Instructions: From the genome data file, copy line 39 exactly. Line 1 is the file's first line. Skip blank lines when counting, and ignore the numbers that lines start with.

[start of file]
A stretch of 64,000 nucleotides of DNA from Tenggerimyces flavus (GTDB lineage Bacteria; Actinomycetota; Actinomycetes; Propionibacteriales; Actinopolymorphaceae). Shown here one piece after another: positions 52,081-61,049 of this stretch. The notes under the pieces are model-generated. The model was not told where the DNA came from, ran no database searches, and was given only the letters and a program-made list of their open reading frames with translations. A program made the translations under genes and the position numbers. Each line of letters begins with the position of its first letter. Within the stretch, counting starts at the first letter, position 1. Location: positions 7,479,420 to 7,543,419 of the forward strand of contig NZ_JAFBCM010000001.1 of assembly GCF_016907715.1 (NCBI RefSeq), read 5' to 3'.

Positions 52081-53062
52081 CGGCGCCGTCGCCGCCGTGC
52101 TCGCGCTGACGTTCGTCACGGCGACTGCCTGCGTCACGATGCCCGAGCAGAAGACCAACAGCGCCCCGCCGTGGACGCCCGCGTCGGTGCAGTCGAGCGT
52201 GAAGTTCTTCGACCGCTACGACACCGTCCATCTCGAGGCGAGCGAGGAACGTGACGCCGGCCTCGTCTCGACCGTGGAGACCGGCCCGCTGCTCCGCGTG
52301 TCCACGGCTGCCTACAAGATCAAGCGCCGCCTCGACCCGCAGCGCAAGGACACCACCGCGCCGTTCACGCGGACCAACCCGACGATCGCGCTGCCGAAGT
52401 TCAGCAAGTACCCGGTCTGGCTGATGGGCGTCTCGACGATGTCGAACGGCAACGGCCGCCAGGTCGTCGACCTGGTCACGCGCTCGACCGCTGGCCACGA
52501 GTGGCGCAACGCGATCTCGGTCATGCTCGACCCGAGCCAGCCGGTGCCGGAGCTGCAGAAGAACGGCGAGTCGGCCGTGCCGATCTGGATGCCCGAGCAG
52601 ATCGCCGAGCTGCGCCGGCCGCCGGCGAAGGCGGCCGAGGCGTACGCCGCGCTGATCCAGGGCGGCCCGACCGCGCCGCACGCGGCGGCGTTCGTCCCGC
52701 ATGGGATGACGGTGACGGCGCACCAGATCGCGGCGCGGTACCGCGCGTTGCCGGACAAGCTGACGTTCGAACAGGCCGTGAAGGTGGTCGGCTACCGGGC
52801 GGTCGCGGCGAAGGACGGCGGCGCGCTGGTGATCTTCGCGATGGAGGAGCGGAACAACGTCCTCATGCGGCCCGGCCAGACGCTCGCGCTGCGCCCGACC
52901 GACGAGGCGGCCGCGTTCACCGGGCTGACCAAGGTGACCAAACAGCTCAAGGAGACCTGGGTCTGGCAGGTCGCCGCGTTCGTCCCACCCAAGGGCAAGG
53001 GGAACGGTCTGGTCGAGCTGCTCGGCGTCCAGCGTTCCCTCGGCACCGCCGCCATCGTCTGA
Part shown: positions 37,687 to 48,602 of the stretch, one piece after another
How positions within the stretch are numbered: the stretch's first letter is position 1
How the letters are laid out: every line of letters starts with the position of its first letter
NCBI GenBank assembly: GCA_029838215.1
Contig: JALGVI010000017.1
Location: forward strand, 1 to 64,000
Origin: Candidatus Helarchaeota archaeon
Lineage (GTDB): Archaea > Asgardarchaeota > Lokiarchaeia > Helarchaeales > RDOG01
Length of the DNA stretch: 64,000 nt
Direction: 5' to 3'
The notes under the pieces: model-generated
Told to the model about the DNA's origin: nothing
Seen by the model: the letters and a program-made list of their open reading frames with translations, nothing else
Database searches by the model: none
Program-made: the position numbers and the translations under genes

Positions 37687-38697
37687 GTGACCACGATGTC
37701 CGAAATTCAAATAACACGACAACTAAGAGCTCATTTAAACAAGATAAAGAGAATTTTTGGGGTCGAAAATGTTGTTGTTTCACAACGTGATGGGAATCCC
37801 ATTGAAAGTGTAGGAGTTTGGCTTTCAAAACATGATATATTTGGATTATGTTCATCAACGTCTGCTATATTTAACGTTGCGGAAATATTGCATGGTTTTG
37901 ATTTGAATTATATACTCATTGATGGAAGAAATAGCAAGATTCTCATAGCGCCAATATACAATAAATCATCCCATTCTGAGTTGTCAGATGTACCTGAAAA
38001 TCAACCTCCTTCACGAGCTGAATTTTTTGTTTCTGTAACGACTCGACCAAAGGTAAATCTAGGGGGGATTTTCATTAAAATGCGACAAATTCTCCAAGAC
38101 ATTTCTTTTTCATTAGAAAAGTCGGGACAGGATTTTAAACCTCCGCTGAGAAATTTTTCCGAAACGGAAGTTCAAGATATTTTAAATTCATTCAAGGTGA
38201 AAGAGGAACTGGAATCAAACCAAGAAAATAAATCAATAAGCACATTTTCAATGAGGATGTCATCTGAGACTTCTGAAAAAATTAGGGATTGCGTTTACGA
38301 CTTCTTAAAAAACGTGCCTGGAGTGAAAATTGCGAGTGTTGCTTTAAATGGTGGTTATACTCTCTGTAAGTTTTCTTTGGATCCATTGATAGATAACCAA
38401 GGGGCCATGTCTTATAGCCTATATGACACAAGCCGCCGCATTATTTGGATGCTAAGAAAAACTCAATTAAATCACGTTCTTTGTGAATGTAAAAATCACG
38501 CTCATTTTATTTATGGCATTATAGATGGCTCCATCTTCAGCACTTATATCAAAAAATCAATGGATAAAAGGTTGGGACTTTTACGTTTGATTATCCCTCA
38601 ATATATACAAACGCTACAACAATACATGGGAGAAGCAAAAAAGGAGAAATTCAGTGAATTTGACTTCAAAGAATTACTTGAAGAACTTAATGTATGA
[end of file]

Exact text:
38501 CTCATTTTATTTATGGCATTATAGATGGCTCCATCTTCAGCACTTATATCAAAAAATCAATGGATAAAAGGTTGGGACTTTTACGTTTGATTATCCCTCA